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ON THE  STABILITY  OF VISCOUS  FLUID  MOTION                     271
where T is a function of t.   On substitution in (6) he finds
whence                              T = Ce-^{&2+a-*^+i&Wj  ........................ (g)
and comes ultimately to zero. Equations (7) and (8) determine  and so suffice for the heat and salinity problems in an infinitely extended fluid. As an example, if we suppose n = 0 and take the real part of (7),
&t.y), ........................... (9)
reducing to f= G cos /car simply when t~Q. At this stage the lines of constant  are parallel to y.' As time advances, T diminishes with increasing rapidity, and the lines of constant  tend to become parallel to x. If x be constant,  varies more and more rapidly with y. This solution gives a good idea of the course of events when a liquid of unequal salinity is stirred.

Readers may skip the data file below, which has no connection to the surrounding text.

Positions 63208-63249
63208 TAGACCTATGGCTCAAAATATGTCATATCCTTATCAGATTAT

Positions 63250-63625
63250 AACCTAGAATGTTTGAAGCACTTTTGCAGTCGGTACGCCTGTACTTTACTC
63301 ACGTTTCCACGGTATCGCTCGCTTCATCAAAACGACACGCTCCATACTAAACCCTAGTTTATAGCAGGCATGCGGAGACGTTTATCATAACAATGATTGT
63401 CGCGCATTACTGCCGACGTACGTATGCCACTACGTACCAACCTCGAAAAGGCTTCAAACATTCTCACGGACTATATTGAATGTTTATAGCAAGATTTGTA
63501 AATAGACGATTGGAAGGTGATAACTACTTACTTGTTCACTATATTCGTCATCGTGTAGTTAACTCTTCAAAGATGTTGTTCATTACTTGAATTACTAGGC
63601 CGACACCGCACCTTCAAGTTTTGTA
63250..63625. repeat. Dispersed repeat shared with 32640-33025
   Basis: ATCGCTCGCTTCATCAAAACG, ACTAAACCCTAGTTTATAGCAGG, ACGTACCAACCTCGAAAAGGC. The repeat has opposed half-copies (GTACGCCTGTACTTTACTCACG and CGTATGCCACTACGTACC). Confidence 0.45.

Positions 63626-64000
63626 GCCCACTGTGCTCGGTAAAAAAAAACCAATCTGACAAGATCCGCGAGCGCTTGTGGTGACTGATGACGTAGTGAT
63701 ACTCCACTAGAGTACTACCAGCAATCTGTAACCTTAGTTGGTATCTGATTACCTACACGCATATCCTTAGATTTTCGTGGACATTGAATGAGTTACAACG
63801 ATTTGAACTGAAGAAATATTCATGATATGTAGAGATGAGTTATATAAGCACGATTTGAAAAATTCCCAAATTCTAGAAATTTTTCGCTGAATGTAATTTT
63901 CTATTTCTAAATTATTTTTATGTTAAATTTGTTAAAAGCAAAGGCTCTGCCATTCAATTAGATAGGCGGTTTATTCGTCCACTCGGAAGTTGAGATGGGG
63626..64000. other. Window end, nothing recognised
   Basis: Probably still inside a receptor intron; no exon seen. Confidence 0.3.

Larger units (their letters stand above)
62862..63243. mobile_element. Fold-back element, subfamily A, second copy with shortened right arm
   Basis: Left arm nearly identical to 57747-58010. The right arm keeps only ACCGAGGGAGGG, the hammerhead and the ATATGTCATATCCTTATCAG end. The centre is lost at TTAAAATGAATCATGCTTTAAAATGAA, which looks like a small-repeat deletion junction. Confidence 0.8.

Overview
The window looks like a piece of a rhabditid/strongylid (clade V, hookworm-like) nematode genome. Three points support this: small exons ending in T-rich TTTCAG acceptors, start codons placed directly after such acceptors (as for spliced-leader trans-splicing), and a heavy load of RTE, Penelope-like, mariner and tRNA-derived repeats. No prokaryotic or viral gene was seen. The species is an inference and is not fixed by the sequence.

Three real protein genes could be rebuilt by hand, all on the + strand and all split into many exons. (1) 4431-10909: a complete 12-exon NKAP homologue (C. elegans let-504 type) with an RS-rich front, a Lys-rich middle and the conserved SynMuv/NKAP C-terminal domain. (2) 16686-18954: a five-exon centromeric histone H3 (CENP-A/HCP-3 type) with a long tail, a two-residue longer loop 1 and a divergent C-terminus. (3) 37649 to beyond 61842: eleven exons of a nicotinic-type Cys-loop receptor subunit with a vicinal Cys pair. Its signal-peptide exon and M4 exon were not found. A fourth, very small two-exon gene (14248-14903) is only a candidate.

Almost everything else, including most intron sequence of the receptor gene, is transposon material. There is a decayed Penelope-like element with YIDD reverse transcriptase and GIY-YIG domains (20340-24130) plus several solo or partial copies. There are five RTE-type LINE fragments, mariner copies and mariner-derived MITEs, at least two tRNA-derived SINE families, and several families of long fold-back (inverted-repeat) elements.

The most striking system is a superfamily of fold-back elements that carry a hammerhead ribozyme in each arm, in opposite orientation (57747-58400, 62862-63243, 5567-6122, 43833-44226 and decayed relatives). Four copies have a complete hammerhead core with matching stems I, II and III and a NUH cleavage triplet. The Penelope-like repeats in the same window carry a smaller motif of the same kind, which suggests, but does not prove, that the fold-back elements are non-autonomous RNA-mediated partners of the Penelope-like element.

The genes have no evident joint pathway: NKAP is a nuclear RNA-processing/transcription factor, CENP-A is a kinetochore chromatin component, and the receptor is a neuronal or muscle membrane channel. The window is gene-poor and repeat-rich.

In the hydrodynamical problem we have further to deduce the small velocities u, v corresponding to  From (2) and (3), if u and v are proportional to eikx,
Thus, corresponding to (9),
No complementary terms satisfying d?v/dy2  k*v = 0 are admissible, on account of the assumed periodicity with as. It should be mentioned that in Kelvin's treatment the disturbance is not limited to be two-dimensional.
Another remarkable solution for an unlimited fluid of Kelvin's equation (6) with U~fty has been given by Oseen*. In this case the initial value of  is concentrated at one point (, 17), and the problem may naturally be regarded as an extension of one of Fourier relating to the conduction of heat. Oseen finds
where                              0 = Jj ( *i, 0)^;   .........................(13)
and the result may be verified by substitution.
* ArUvf'dr Hatematik,Astronomi och Fysik, Upsala, Ed. vn. No. 15 (1911).lvin's solution of (6) the disturbance is supposed to be periodic in #, proportional to eikx, arid U is taken equal to J3y.    He assumes for trial